An interview with Maggie Cohen ’12 by Shira Engel ‘14.
In anticipation of the Ebony Singers 25th Spring Reunion Concert on April 24, I had spoken with Maggie Cohen, member and student of the Ebony Singers gospel choir. Cohen has been singing since middle school and when she got to Wesleyan, she missed having that in her life, but did not want to join a cappella or another formal singing group. She joined Ebony because of the powerful spirituality the choir sings about. Right before their concert, she provided me with some background about Ebony Singers.
Ebony Singers is a gospel choir composed of 150 students. It is also a class, which counts for half a credit and is cross-listed under the African American Studies and Music departments. It is a class because of the time commitment and the energy the students put into it and the end concert. Students come together to sing every Monday night. You don’t have to be Christian to be in it, but they sing Christian music.
Of her experience with Ebony, Maggie says,
“The whole point of Ebony Singers is not necessarily about being fantastic singers. It’s more about interacting with people and getting people to be excited and inspired and to have them be involved so that people who come to the concert feel a part of it. It’s not about being perfect or having the notes exactly right. It’s more about having the energy and heart in what we do.”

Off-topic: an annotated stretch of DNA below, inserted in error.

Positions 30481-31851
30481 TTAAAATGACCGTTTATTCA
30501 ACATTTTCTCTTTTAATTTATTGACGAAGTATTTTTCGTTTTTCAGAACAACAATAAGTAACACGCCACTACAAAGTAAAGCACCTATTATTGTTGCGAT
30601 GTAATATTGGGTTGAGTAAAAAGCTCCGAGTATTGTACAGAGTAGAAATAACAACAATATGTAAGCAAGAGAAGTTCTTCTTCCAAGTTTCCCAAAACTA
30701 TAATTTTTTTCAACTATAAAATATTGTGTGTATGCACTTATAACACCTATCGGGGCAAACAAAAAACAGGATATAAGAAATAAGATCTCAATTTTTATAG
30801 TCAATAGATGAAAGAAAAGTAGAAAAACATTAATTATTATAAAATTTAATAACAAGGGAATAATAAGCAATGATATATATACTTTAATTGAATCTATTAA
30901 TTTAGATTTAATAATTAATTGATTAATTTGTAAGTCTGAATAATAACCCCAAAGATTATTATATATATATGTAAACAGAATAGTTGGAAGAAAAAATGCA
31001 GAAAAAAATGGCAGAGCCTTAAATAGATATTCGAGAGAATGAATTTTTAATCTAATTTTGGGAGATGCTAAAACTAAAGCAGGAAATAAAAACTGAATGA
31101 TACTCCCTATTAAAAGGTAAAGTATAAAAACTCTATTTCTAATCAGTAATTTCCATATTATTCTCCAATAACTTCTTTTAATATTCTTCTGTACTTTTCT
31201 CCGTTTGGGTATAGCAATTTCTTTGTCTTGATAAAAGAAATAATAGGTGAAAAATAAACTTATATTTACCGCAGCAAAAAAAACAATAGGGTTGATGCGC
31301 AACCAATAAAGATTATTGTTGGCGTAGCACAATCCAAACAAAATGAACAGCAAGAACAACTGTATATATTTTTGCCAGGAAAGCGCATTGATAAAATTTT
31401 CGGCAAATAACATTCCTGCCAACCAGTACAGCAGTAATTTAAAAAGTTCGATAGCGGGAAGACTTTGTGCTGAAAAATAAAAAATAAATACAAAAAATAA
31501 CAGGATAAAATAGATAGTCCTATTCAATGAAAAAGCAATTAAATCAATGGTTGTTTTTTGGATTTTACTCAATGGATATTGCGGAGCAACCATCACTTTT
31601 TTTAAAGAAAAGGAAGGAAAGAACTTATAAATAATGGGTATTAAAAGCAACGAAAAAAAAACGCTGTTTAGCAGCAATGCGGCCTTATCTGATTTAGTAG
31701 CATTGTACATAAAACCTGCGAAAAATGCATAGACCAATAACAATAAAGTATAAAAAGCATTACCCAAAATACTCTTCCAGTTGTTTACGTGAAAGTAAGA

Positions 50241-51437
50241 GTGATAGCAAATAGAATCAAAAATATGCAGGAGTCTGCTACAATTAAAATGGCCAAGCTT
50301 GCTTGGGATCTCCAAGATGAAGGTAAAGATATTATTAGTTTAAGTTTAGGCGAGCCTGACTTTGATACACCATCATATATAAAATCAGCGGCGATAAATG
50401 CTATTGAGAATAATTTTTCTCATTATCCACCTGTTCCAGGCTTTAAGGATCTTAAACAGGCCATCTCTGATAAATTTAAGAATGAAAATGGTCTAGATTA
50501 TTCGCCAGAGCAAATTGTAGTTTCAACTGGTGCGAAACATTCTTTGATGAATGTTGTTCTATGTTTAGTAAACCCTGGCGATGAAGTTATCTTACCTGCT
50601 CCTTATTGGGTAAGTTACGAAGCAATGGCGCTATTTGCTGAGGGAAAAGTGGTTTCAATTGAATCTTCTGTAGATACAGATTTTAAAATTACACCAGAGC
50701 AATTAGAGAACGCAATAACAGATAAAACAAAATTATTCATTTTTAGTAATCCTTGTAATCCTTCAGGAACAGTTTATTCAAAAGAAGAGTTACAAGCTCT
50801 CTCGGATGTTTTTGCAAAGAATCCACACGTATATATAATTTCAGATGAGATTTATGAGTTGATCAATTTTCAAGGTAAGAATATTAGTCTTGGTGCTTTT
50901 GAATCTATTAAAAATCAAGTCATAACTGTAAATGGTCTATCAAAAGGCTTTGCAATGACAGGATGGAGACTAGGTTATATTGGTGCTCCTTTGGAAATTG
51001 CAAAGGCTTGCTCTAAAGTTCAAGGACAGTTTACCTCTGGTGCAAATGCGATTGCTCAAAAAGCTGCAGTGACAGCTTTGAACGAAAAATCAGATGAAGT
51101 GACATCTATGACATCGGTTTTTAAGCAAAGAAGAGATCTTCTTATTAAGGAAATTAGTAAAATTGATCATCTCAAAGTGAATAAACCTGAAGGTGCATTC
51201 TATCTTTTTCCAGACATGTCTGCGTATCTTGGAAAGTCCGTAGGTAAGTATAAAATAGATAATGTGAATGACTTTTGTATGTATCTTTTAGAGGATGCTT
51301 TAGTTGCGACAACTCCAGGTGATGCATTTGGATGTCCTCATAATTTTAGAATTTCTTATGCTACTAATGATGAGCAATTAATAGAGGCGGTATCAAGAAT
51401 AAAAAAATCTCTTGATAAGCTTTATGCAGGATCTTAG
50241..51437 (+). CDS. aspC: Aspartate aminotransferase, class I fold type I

Leading up to the concert, the band would come in and the soloists started to practice within the group. Eventually, they practiced in their fancy dress and on the day of, they practiced in the Crowell Concert Hall, the site of the performance.
The concert was my first live gospel performance and Pastor Monts immediately made me feel included, even as an audience member in the back row of a packed concert hall. He went to Wesleyan as an undergrad and this is his twenty-fifth year directing Ebony. Maggie says that he ends every rehearsal by instructing the students to hug their neighbors as he shares a prayer or piece of spiritual guidance. He believes it is a joy to work with college students and to remind them that spiritual grounding can exist through their voices. Judging by the enthusiastic and interactive responses from the audience, that was certainly the case.